HARDI's comprehensive educational campaign around the regulations includes one-page sheets that distributor members and their customers can brand and distribute to their customers as well as an electronic learning course aimed at distributors' customers. HARDI has been working closely with CARB throughout the process to ensure that materials are accurate and timely. “Members are clamoring for this type of information,” Saving says of HARDI's informational campaign. HARDI's Refrigeration & Refrigerants Council and the members of its three subcommittees — Refrigerants, Refrigeration Equipment and Recovery and Reclamation — are working with HARDI staff to help educate its California members.

Page 2 of 2

“There is a significant opportunity for our industry within these new regulations, though,” adds Saving. “Informed and prepared contractors will have a strong competitive advantage by being able to go into facilities as a trusted advisor in that facility's compliance obligations; part of facility compliance is regular and proper servicing and maintenance.”

Also troubling for California HVACR distributors are additional regulations that take effect in the years ahead. The regulation that took effect this year impacts primarily large facilities, while the regulations set for 2014 and 2016 will impact smaller facilities.

One of the biggest questions that remain unanswered concerns enforcement. “We're not exactly sure how they're going to enforce this,” Melchi says. Under the Frequently Asked Questions page regarding program enforcement, the answers are vague: “Air districts may adopt a rule of equivalent emission reduction benefit under local authority. Air districts may enforce statewide regulation under agreements with the Air Resources Board with funding provided through fees paid by facilities subject to the regulation,” he adds.

Melchi points out that distributors will have to begin submitting their annual reports for this year in the spring of 2012, so regulators may wait until then to begin the enforcement function. “We're not sure how CARB is going to review this,” he says. Saving adds that, during a conference call with California officials in February, they didn't get a clear sense from CARB that they knew how enforcement was going to work.

But Melchi and Saving are advising members to complete the paperwork and follow the law to avoid penalties — regardless of how they feel about the law. “It is overburdensome,” Melchi says. “They're going to say that if you're doing the right thing, it shouldn't impact your business, but the regs do impose a number of new processes and procedures, which will certainly be a burden, especially on our smaller distributors.”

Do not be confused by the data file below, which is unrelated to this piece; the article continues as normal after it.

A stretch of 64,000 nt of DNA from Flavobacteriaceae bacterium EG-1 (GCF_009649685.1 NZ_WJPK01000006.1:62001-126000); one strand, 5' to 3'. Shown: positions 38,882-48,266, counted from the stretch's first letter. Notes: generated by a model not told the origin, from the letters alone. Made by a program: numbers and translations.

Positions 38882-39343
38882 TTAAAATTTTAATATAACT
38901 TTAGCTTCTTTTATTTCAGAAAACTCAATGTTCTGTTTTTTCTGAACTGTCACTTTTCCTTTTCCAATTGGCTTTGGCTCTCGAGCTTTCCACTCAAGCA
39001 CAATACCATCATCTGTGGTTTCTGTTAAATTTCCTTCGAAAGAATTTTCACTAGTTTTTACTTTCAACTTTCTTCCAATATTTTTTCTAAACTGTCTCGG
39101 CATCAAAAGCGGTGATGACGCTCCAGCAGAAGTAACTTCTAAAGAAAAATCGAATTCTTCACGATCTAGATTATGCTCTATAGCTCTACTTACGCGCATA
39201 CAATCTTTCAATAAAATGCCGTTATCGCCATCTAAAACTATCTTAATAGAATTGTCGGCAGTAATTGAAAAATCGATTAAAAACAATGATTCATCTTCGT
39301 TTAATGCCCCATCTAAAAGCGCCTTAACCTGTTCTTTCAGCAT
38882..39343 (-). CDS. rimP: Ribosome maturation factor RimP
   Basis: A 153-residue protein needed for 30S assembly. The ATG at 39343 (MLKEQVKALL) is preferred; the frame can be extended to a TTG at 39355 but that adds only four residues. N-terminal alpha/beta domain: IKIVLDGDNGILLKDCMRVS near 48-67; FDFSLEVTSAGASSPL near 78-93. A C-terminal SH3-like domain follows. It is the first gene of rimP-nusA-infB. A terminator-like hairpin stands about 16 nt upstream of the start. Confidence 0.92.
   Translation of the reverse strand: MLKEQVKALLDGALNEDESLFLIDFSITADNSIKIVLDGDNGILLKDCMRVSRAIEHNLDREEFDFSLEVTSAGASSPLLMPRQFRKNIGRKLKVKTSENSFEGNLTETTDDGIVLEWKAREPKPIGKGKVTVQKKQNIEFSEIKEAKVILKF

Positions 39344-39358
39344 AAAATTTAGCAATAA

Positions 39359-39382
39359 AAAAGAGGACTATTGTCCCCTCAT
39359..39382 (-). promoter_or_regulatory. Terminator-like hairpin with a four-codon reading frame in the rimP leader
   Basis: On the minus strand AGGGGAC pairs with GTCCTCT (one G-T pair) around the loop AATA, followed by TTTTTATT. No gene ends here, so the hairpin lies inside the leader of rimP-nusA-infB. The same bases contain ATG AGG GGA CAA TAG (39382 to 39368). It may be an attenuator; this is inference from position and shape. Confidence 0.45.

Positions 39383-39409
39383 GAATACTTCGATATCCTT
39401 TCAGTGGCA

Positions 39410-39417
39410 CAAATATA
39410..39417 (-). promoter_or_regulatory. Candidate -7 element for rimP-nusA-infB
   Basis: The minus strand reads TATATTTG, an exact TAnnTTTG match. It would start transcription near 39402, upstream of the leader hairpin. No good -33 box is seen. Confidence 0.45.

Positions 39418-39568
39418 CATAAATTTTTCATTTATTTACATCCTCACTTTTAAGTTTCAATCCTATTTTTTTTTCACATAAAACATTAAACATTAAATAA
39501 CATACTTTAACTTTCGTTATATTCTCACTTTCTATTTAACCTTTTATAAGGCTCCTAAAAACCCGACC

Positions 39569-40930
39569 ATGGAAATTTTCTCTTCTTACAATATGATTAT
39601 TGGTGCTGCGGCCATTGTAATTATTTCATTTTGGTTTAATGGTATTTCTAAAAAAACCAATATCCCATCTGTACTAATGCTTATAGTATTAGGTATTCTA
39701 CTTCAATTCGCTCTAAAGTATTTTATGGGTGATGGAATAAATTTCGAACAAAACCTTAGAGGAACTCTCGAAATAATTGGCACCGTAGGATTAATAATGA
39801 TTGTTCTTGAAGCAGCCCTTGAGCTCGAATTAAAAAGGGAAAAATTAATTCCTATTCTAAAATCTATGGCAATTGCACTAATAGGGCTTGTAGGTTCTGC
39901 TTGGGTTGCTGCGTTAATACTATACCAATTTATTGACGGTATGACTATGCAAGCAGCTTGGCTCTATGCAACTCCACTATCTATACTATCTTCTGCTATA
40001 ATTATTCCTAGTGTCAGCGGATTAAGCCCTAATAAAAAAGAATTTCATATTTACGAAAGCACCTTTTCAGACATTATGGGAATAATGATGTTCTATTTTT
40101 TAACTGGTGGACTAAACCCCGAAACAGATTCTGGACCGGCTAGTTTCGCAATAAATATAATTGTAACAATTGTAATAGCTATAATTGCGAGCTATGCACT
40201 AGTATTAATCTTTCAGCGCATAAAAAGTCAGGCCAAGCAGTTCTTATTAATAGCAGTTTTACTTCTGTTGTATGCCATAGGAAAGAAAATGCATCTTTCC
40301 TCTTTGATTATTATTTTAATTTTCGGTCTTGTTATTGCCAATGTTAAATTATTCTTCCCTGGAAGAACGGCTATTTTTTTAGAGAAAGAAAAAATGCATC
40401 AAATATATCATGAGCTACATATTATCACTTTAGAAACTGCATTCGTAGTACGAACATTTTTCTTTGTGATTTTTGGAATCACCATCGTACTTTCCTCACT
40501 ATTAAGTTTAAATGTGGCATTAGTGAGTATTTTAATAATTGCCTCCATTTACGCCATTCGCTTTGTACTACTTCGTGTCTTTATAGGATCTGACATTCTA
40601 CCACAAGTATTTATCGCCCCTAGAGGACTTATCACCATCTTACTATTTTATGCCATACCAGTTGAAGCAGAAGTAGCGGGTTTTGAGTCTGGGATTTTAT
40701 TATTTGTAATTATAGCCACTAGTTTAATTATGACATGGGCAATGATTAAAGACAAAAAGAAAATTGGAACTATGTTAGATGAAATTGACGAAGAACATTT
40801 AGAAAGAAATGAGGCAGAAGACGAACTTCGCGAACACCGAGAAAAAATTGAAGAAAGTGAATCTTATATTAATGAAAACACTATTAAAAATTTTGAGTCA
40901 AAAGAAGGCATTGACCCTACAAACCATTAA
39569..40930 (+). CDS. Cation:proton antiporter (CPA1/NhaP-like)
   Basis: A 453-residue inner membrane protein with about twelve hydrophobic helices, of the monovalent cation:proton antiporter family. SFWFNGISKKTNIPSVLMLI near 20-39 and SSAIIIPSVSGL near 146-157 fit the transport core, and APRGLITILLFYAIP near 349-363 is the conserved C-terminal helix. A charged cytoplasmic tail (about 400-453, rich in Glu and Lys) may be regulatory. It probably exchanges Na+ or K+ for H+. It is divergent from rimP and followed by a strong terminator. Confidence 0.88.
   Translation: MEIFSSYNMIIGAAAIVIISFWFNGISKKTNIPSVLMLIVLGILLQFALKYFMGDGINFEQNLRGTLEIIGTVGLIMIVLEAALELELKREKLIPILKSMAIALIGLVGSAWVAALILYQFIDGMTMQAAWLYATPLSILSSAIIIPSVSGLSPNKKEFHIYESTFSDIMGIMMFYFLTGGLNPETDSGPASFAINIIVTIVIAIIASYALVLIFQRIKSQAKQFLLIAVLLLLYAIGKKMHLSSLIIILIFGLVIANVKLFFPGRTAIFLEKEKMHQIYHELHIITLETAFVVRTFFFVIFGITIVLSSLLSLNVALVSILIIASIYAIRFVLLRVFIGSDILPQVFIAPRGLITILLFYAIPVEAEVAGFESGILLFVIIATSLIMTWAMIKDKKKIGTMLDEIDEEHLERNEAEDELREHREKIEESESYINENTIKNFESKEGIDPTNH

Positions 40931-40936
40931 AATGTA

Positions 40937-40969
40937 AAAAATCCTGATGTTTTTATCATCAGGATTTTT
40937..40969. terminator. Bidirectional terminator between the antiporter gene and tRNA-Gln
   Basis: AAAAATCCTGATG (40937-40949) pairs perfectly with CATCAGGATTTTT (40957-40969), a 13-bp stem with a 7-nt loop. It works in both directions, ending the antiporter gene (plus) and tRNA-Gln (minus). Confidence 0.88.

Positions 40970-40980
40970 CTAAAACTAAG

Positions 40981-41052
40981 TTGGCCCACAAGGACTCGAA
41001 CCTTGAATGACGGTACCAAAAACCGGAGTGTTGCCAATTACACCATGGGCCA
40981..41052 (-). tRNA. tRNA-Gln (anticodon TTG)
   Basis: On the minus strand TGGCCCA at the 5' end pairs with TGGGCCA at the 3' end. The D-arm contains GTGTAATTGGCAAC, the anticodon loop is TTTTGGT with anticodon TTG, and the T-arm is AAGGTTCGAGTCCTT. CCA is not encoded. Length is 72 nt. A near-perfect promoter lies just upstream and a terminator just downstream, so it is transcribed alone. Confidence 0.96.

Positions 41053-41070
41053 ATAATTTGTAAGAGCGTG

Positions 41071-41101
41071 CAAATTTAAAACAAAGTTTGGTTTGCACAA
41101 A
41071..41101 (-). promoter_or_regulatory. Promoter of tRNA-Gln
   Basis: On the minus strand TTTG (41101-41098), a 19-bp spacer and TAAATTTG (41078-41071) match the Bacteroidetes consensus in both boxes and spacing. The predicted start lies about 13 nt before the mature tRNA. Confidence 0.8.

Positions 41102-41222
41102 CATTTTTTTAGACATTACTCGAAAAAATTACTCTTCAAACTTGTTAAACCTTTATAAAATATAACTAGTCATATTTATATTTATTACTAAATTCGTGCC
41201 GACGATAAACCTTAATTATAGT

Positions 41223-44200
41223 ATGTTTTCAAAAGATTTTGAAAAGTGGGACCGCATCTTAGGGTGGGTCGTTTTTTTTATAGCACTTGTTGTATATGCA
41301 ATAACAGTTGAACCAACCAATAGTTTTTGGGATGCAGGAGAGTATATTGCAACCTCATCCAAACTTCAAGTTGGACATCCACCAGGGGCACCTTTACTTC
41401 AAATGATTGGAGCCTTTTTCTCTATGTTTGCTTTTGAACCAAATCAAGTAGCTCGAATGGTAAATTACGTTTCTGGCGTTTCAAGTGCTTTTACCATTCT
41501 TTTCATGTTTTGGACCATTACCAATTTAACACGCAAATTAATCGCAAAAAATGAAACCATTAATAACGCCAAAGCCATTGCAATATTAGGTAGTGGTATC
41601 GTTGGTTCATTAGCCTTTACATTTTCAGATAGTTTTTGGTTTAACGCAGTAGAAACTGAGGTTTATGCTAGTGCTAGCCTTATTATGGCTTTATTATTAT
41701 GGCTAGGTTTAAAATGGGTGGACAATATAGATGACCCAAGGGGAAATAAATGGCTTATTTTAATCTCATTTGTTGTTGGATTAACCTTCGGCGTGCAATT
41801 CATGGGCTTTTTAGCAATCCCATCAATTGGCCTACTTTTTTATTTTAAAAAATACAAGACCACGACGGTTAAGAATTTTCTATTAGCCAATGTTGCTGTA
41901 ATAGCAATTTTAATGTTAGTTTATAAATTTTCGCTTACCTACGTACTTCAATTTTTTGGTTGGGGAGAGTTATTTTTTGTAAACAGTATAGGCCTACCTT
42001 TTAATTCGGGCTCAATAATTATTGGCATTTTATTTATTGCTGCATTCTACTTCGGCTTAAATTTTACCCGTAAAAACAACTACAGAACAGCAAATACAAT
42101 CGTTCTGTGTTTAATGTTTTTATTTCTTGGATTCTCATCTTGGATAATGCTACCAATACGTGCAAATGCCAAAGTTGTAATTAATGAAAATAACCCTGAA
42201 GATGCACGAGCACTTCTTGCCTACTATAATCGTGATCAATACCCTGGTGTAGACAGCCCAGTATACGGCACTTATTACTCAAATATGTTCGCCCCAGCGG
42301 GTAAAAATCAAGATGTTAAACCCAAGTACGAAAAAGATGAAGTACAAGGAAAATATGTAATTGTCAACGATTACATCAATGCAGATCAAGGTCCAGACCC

They note that the strict regulatory climate of California is detrimental to all businesses — the Risk Management Plan (RMP) is a prime example of how such rules are affecting the HVACR industry. “Things like this really add up and take a toll,” Mechi says. Adds Saving: “Some of our members wonder why they stay in California.”

While HARDI is working with its members to educate them on the RMP, it continues to lobby against other proposed California regulations that could hurt the HVACR industry. For example, HARDI has argued that an earlier proposed regulation to ban or over-regulate the use of 30-pound nonrefillable refrigerant cylinders would not have any significant effect on reducing refrigerant emissions. Melchi says the arguments made by HARDI and others have helped move state regulators away from this proposal.

“The costs would have been astronomical, and their proposal would have forced folks to load up cylinders on trucks and drive them all over, creating many more greenhouse gas emissions than they were hoping to save,” Melchi says. “It just wasn't practical and a recent study commissioned by the state confirmed that.”

All HVACR distributors should keep an eye on the RMP. The EPA is watching as well, Melchi says. If its implementation runs smoothly, the EPA may consider duplicating it nationwide. Then, HARDI will focus its efforts on Washington, D.C. “California is certainly a petri dish for a lot of the environmental rules,” Melchi says. “What's happening in California could be coming down the line, and HARDI is taking a proactive stance because these regulations essentially extend federal Sec. 608 rules to HFCs, which is something HARDI does support.”

For additional information on the RMP, visit the California Air Resources Board website at

Michael Maynard is a business writer based in Providence, RI, who writes on issues related to HVACR, construction and architecture. Contact him at [email protected].